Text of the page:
Invasive Species Compendium

Detailed coverage of invasive species threatening livelihoods and the environment worldwide

Abstract

Management of Chrysanthemoides monilifera subsp. rotundata in Western Australia.

Abstract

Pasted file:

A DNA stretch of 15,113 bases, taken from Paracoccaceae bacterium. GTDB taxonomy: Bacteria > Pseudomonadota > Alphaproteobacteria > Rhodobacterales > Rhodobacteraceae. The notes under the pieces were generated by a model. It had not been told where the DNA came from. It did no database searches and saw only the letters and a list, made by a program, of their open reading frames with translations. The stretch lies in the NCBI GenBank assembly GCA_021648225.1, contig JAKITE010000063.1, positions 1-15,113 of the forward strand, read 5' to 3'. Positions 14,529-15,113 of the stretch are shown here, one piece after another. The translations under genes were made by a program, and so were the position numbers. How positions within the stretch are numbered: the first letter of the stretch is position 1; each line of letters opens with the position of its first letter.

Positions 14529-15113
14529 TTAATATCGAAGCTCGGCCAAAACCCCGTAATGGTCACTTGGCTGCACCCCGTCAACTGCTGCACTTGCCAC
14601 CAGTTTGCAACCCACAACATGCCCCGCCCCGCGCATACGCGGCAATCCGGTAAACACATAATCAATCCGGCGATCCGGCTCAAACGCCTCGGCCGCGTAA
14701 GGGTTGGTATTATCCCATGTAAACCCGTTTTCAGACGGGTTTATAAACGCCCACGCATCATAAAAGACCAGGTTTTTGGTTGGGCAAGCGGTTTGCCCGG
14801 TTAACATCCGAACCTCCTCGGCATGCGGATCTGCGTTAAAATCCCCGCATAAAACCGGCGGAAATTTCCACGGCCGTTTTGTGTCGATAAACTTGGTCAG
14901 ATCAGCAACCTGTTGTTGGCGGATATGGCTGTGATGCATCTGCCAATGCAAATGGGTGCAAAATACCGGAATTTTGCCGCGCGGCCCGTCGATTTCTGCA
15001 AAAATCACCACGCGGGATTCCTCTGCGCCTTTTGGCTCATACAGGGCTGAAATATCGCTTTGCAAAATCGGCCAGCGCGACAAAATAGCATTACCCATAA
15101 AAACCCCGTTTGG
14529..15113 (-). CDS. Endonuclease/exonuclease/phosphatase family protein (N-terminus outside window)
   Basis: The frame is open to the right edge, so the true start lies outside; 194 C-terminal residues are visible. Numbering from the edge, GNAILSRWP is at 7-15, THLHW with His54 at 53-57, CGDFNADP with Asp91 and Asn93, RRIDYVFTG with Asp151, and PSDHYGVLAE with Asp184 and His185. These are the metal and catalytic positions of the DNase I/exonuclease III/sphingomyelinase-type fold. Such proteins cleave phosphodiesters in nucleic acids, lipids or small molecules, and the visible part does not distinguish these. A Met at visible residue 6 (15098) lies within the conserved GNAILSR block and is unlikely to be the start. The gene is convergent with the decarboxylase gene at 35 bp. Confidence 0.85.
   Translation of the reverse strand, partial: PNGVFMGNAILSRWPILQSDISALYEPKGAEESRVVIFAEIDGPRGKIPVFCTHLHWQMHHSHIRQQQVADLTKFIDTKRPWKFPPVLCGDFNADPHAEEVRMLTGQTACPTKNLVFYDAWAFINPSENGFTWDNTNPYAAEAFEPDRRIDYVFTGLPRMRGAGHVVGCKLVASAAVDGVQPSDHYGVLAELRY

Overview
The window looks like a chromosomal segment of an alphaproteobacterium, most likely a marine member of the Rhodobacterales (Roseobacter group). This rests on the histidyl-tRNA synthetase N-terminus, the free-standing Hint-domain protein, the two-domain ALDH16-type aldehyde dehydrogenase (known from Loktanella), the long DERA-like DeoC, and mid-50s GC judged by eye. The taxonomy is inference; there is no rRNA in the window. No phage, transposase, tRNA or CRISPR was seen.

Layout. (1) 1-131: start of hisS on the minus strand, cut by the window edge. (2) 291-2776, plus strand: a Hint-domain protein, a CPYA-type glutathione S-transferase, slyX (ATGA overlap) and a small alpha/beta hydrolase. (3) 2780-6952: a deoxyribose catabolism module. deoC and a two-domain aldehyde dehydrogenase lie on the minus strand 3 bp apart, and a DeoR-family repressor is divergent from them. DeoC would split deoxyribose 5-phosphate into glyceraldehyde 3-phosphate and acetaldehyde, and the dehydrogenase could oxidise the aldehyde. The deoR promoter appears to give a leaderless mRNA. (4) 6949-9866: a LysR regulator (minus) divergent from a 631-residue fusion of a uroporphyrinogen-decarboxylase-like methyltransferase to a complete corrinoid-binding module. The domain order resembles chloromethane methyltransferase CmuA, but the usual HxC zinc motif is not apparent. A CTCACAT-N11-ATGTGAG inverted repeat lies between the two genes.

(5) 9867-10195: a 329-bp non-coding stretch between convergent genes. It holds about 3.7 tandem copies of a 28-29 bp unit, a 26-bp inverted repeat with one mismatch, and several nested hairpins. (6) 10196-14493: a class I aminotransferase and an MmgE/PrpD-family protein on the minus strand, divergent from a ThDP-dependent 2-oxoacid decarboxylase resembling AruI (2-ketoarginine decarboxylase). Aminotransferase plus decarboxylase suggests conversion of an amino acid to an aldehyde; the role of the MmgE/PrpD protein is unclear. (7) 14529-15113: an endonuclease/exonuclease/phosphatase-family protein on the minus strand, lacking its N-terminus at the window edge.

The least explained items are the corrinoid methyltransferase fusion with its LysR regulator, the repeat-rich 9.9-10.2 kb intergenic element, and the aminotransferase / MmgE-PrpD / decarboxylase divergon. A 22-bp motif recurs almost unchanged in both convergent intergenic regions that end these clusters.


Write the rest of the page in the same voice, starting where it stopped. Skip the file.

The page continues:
One of Australia's most serious weeds, Chrysanthemoides monilifera subsp. rotundata (bitou bush) was recently found for the first time in Western Australia as a well established population in Kwinana, a major port and industrial area south of Perth, the State's capital. This population is remote from other bitou bush infestations in Australia and had escaped detection despite extensive surveys in the same State for the other subspecies that is present in Australia, Chrysanthemoides monilifera subsp. monilifera (boneseed). The main reasons it went undetected are thought to be the tightly controlled access to this area because of mineral processing and port activities, the unusual invasion route via a heavy industrial area and the morphological similarity to a native species when it is not flowering. Two surveys defined the core population of 1038 plants that are spread along the coast over a 25-ha semi-circle with about a 500-m (1640 ft) diameter. Subsequent surveys of first a 500 m buffer zone and later a 1-km (0.621 mi) buffer found four additional plants, indicating that there is considerable potential for dispersal. We concluded that the survey has not delimited the distribution because of the potential and evidence for long distance dispersal. Cooperation by the various land managers has led to all plants being killed, as an initial step to management of this species. Other steps to be undertaken include an awareness campaign in the area that would need to be surveyed for delimitation of the spatial distribution and seed bank assessment to measure potential dispersal both in space and through time. It remains to be determined what is the best strategic response: eradication or containment.